Artificial intelligence (AI) policy: ASHRAE prohibits the entry of content from any ASHRAE publication or related ASHRAE intellectual property (IP) into any AI tool, including but not limited to ChatGPT. Additionally, creating derivative works of ASHRAE IP using AI is also prohibited without express written permission from ASHRAE.

logoShaping Tomorrow's Built Environment Today

Beyond the Myths: 2018 ASHRAE Webcast to Address Realities of Energy Efficiency

By: Mary Kate McGowan, Associate Editor, News

From eSociety, March 2018

Going beyond the myths associated with energy efficiency, this year’s ASHRAE Webcast will address ways holistic approaches to building design are essential to achieving efficiency goals.

“Energy efficiency has become foundational to ASHRAE, but there is a prevailing misconception that technology and code enforcement are delivering meaningful results,” said Steve Piccolo, Member ASHRAE, who is the chair of the Webcast Ad Hoc Committee.

This year’s webcast, titled “Making Energy Efficiency a Reality,” will focus on recognizing the value of a holistic approach to assessing a building and its systems, said Piccolo. The presenters are expected to address practical approaches that help achieve optimum energy performance in commercial and high-rise residential buildings.

The Chapter Technology Transfer Committee’s Web Broadcast Ad Hoc Committee chose the topic after polling ASHRAE membership including voting technical committee members, chapter presidents, Publishing & Education Council, Members Council, Technology Council, the Board of Directors, among others, according to Piccolo.

“We wanted to present something timely and of interest to audiences in North America and abroad,” said Piccolo.

The webcast features three speakers: Tom Durkin, P.E., Fellow ASHRAE; Mark Frankel, Member ASHRAE; and R. Christopher Mathis, Member ASHRAE. ASHRAE President Bjarne W. Olesen, Ph.D., Fellow ASHRAE, will begin the webcast with opening remarks.

The presenters will address myths and realities they have discovered through real life experiences, and the webcast will focus on strategies and policies that dive into deep efficiency goals.

“We need to have some really wide peripheral vision in how we look at our projects. Let’s not have blinders on,” said Durkin.

Projects have many components, and engineers should strive to understand the project’s aspects and how they affect each other, he said.

Mathis said they will present case studies to showcase new construction, remodeling and residential building issues and challenges.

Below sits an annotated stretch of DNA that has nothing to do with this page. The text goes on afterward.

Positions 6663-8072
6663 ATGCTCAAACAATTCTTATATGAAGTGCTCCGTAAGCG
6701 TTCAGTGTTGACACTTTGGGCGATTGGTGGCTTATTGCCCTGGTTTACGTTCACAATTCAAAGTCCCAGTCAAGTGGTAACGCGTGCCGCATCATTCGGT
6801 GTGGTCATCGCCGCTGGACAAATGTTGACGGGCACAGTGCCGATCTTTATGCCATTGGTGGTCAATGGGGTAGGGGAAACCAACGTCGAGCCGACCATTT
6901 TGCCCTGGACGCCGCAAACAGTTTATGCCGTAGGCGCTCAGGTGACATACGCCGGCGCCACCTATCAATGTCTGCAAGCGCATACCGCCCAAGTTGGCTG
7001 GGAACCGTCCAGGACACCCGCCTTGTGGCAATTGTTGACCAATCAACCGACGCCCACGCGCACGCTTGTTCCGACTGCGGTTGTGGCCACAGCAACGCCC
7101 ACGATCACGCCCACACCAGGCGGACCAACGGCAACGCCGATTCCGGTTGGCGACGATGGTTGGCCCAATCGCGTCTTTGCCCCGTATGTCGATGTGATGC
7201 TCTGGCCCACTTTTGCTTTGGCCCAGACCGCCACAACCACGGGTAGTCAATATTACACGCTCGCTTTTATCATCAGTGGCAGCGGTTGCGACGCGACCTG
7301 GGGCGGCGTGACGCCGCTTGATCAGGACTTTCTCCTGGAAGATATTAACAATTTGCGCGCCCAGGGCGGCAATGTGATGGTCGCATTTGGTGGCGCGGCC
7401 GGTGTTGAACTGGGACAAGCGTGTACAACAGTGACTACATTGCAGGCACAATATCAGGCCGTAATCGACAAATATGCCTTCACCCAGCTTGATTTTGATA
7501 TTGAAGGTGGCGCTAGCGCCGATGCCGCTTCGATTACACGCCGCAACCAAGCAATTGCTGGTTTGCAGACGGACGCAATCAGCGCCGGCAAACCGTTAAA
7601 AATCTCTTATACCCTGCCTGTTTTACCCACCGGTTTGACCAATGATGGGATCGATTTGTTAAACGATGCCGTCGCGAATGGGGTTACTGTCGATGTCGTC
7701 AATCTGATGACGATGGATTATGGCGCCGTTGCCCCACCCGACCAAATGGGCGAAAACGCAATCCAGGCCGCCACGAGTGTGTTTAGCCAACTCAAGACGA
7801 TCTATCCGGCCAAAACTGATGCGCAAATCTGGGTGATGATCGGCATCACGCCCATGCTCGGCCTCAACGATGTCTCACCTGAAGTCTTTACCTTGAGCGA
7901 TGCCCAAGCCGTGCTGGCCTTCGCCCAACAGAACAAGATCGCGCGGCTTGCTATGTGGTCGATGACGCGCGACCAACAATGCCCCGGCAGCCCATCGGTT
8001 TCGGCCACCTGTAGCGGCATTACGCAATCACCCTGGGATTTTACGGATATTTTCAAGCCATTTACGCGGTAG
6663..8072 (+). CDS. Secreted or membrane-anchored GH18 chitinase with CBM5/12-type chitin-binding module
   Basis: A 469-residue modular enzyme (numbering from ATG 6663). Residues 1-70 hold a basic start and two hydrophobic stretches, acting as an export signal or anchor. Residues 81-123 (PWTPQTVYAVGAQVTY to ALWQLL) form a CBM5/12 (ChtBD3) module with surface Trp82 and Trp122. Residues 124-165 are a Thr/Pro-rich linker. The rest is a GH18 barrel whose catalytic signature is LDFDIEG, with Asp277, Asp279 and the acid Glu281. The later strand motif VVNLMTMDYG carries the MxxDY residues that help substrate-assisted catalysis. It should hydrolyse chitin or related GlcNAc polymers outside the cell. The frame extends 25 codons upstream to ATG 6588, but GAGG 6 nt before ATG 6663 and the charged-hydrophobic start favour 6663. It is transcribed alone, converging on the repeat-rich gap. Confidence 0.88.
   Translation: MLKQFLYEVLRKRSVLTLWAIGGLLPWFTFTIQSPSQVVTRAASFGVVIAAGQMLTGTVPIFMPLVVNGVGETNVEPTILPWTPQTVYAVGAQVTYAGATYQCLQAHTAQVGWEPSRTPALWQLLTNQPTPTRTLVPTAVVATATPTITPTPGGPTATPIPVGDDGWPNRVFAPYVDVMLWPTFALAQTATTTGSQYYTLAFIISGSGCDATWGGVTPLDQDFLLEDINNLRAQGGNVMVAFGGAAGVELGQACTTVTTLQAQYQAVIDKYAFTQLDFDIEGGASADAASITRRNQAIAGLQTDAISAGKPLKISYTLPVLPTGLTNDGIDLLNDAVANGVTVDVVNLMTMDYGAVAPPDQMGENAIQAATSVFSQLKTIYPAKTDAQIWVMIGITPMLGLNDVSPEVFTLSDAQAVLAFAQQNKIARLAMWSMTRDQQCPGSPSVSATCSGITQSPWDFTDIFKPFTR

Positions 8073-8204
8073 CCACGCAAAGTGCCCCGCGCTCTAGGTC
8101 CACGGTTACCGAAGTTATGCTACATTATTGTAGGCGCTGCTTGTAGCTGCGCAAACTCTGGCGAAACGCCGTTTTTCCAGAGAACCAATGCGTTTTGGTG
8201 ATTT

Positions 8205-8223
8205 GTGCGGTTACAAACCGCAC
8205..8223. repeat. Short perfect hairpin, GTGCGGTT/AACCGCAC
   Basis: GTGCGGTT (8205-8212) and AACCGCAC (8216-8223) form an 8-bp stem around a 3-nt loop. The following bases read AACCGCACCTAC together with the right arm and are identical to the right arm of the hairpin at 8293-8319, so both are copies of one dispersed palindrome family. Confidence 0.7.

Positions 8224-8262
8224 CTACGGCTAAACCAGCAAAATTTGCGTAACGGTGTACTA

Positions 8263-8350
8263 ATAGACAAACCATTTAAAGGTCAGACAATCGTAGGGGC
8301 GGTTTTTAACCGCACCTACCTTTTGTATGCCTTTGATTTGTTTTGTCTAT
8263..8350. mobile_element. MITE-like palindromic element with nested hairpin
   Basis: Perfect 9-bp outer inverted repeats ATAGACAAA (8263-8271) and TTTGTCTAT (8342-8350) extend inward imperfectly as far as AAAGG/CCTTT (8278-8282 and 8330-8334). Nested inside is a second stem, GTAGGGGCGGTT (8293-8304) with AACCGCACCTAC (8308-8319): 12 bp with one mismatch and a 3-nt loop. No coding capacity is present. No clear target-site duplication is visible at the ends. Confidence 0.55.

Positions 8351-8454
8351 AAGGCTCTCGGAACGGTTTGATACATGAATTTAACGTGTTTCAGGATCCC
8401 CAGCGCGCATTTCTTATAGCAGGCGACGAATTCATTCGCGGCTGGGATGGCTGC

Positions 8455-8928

While the webcast will address, “Is advanced technology alone solving the case for energy efficiency?” Mathis said technology is not the sole answer to achieving energy efficiency. He said engineers cannot forget the fundamentals.

“It’s not just a matter of throwing technology at it,” he said, adding that building professionals should first “plug the holes” with solutions such as insulations, caulks and sealants and energy efficient ductwork before leaning on more expensive energy techniques.

Durkin agreed and said engineers have to address the whole picture of an energy efficiency project, including the social factors such as working with a client who cares to achieve energy efficiency.

“The challenge to folks like me has gone from easy to not so easy...Technology is going to be a big part of that...Technology is not going to be able to get us to some of these aggressive goals that our Society has set for us,” Durkin said.

The technological advancements regarding energy efficiency are not the only examples of advancements.

Frankel said he plans to focus on how the industry’s approach to energy efficiency has evolved. Some of those changes include integrated design strategies, deep performance goals like zero net energy and the evolving electrical grid, he said.

He said his section will also address how energy efficiency has always been linked with policy goals.

“From the first conservation programs driven by the 1970’s energy crises, to current efforts to reduce the carbon impacts of the building sector, policy drivers have always been one of the primary motivators for building energy efficiency,” Frankel said.

The webcast is scheduled from April 19 from 1–4 p.m. Presented by the Chapter Technology Transfer Committee, the webcast is free, but registration is required to view the webcast. Registration is now open.

The webcast will also be available on demand for registrants from April 20 to May 4.

For more information and to register, visit